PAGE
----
Nissa, Voice of Zendikar in Oath of the Gatewatch Standard

Nissa, Voice of Zendikar is now confirmed for Oath of the Gatewatch:


A 3-mana planeswalker is a rare treat! In the history of the game, there have only been 6 of them, and all have been playable in Constructed:

Although I felt underwhelmed by Nissa’s abilities at first, that was before I remembered the importance of mana costs. 3-mana planeswalkers have a great track record, and Nissa deserves a closer look.

+1: Put a 0/1 green Plant creature token onto the battlefield.

A steady stream of chump-blockers allows Nissa to protect herself, albeit unreliably. In Standard, the 0/1 Plants happily jump in the way of Anafenza, Tasigur, Nantuko Husk, Abbot of Keral Keep, Monastery Swiftspear, and so on, but they are useless against evasive creatures like Wingmate Roc, Thunderbreak Regent, Siege Rhino, Mantis Rider, or Den Protector. Still, a turn-3 Nissa will usually live for at least one turn.

What else do the 0/1 Plants offer? Well, they guard against Self-Inflicted Wound or Foul-Tongue Invocation, and offer excellent food for sacrifice effects like Nantuko Husk, Bone Splinters, or Evolutionary Leap. They’re great with pump effects such as Gideon’s emblem, Sorin, Retreat to Emeria, or Atarka’s Command. They can trigger raid for Wingmate Roc. And finally, they are perfect for your casual Avenger of Zendikar deck.

-2: Put a +1/+1 counter on each creature you control.

Nissa can pump one of her own Plants, but her global boost effect works best in conjunction with token strategies. Examples of Standard-legal cards that can flood the board with small creatures are Secure the Wastes, Dwynen’s Elite, Hangarback Walker, Hordeling Outburst, Gideon, Retreat to Emeria, and Sorin.

Since her boost only affects creatures currently on the battlefield, it will typically be worse than a Glorious Anthem. But exceptions could arise with cards that care about +1/+1 counters. Standard-legal examples include Hardened Scales, Hangarback Walker, Avatar of the Resolute, Abzan Falconer, Undergrowth Champion, Inspiring Call, and High Sentinels of Arashin. Oath of the Gatewatch also contains several new mechanics that care about +1/+1 counters, so we should pay close attention to those as well.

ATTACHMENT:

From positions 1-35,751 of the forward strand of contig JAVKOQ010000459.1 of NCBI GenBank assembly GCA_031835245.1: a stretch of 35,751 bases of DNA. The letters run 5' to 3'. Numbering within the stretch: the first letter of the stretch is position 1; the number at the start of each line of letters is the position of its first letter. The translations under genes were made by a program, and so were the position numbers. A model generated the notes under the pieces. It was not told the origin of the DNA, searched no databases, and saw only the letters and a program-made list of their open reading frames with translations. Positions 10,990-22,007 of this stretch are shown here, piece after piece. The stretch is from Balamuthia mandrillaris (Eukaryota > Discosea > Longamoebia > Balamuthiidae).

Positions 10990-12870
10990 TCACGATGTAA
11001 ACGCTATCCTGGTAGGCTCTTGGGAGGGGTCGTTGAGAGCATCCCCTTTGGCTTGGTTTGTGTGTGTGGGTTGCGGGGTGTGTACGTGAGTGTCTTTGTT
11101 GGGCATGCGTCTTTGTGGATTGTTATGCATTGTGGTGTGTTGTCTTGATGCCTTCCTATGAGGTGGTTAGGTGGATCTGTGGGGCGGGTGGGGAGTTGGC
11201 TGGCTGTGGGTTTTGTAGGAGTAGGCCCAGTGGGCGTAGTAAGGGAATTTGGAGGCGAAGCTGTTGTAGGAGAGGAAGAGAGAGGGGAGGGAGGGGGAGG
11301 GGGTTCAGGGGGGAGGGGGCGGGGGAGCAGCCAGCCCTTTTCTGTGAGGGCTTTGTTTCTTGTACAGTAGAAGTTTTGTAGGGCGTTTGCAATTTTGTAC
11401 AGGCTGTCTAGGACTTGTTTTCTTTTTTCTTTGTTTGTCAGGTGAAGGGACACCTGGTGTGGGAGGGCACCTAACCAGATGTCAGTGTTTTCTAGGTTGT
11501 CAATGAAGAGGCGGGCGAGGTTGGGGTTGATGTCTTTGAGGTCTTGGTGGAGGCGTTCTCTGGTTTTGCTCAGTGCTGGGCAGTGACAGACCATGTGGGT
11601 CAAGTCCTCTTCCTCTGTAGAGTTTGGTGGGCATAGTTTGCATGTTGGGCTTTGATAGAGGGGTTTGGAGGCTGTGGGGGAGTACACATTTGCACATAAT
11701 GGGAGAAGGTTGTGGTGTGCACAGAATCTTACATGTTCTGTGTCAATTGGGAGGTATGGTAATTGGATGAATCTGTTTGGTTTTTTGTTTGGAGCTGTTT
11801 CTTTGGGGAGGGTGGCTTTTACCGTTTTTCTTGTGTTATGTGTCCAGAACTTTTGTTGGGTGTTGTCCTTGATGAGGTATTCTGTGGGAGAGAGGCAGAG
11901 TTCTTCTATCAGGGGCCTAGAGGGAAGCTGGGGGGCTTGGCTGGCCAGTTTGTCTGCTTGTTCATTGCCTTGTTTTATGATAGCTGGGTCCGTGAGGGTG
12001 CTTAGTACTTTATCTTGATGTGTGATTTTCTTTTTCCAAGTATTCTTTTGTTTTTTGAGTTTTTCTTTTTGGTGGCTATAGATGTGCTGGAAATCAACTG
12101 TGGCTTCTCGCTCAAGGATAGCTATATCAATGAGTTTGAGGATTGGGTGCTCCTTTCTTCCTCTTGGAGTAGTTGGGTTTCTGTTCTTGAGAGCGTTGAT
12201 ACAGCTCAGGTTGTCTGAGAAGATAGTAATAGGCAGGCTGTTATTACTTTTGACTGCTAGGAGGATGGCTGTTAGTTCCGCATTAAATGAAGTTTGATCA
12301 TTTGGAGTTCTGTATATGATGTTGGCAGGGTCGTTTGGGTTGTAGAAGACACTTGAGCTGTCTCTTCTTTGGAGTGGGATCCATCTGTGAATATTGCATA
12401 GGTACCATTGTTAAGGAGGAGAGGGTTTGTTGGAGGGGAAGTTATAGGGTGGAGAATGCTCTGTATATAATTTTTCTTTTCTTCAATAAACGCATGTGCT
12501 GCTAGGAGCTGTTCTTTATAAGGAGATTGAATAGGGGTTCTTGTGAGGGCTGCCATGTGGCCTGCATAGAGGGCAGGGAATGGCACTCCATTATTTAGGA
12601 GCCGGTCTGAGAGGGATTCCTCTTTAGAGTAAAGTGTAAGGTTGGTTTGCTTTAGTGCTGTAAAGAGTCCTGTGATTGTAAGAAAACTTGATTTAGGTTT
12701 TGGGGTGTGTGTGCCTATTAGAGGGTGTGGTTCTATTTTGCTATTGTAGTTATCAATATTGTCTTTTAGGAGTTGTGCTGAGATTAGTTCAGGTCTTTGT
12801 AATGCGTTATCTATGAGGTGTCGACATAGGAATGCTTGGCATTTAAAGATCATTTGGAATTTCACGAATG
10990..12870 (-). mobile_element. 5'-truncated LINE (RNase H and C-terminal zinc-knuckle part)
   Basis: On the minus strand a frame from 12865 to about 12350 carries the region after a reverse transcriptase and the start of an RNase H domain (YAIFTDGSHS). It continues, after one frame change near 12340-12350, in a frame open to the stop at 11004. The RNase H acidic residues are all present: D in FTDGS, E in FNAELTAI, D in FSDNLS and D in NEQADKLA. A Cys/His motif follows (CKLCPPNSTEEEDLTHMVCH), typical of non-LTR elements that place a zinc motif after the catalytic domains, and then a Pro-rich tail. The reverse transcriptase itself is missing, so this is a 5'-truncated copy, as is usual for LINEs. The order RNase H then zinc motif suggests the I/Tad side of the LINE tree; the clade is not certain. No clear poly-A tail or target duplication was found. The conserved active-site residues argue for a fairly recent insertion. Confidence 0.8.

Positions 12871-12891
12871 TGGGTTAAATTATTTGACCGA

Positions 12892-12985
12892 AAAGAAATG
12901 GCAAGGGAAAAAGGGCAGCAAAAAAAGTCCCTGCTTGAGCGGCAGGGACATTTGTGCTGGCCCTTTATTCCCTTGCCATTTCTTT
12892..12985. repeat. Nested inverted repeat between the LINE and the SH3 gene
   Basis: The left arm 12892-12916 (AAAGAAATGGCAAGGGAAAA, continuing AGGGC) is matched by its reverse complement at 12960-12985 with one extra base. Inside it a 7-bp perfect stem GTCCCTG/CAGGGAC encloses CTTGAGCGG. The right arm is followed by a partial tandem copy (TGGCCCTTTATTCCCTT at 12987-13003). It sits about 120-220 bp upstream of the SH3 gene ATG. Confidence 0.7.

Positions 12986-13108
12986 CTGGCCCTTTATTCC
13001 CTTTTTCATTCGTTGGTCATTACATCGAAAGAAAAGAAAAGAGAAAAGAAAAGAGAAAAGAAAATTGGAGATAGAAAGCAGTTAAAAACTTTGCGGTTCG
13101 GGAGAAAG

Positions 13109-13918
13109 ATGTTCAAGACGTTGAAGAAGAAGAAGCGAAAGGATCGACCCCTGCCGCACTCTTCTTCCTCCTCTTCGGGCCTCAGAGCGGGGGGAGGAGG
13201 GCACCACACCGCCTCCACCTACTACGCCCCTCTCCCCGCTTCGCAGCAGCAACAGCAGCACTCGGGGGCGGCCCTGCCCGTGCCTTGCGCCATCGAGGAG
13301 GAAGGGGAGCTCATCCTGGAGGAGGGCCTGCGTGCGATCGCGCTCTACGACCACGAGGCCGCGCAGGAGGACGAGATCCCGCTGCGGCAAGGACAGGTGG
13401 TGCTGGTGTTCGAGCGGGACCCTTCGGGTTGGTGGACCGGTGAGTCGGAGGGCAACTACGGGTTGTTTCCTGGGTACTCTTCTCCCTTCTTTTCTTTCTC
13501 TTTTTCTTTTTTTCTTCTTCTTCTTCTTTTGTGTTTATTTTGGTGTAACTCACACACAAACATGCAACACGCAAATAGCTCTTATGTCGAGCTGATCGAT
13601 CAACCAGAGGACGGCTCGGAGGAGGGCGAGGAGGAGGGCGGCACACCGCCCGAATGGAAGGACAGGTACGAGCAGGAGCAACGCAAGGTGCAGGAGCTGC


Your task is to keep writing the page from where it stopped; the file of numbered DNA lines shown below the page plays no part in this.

-7: You gain X life and draw X cards, where X is the number of lands you control.

The ultimate is expensive—you need to tick up unopposed for 4 turns. That’s tough, even with a free chump-blocker every turn. But it’s not impossible, especially if your deck contains a lot of removal for your opponent’s (evasive) creatures. And when you manage to activate the ultimate, it’ll likely be a Sphinx’s Revelation for 6 or 7, which should win the game for any reasonable midrange or control deck.

Where Does She Fit?

The most likely play pattern with Nissa is that, over the course of 3 turns, she provides a 0/1 Plant and a combined +2/+2 boost to your creatures. If you’re ahead, you’ll start with the -2, if you’re behind, you’ll start with the +1. But it will eventually amount to pretty much the same thing.

With that standard sequence in mind, I don’t think Nissa fits in a pure aggro deck because she is slow and her +1 ability doesn’t offer much to such a deck. Likewise, I don’t think she fits in a pure control deck where her -2 ability won’t help much. I also don’t think she fits in a Nantuko Husk deck because most of those decks run Collected Company, which means that all 3-drops should be creatures. A Hardened Scales deck is an option, but I’m a little hesitant because such decks have been underpowered, would have trouble using 0/1 Plants, typically don’t swarm the board with creatures, and already have great cards like Managorger Hydra for the 3-drop slot.

No, I think the perfect spot for Nissa is as a support card in a token deck—a deck that can generate creature swarm cards and a lot of pump effects. This way, you get to exploit both Nissa’s +1 and -2 abilities.

I’ll provide two sample lists to illustrate the direction I have in mind.

Bant Aggro Tokens

This is like a mix between Bant Megamorph and Bant Tokens. There can be blue countermagic in the sideboard, but the predominantly 2-color mana base provides much-needed consistency for the GG and 1GG spells. I think there is enough synergy potential for Nissa, Voice of Zendikar to be better than Deathmist Raptor or Nissa, Vastwood Seer in this deck.

Abzan Superfriends

This is like a mix between Abzan Control and Abzan Tokens. With Nissa, it becomes more of a Superfriends-style deck that eventually wins with a boosted token swarm. Although the 3-color mana base is demanding, I like how Nissa offers a unique effect for this deck.


I don’t expect Nissa to see as much play as, say, Domri Rade, but I envision her to be a nice support card for a Standard token strategy with Hangarback Walker, Secure the Wastes, Gideon, and other global boosts. She fills the dual role of token generator and anthem at a low mana cost, and that is a sweet value proposition.

There’s nothing wrong with having a tree as a friend.


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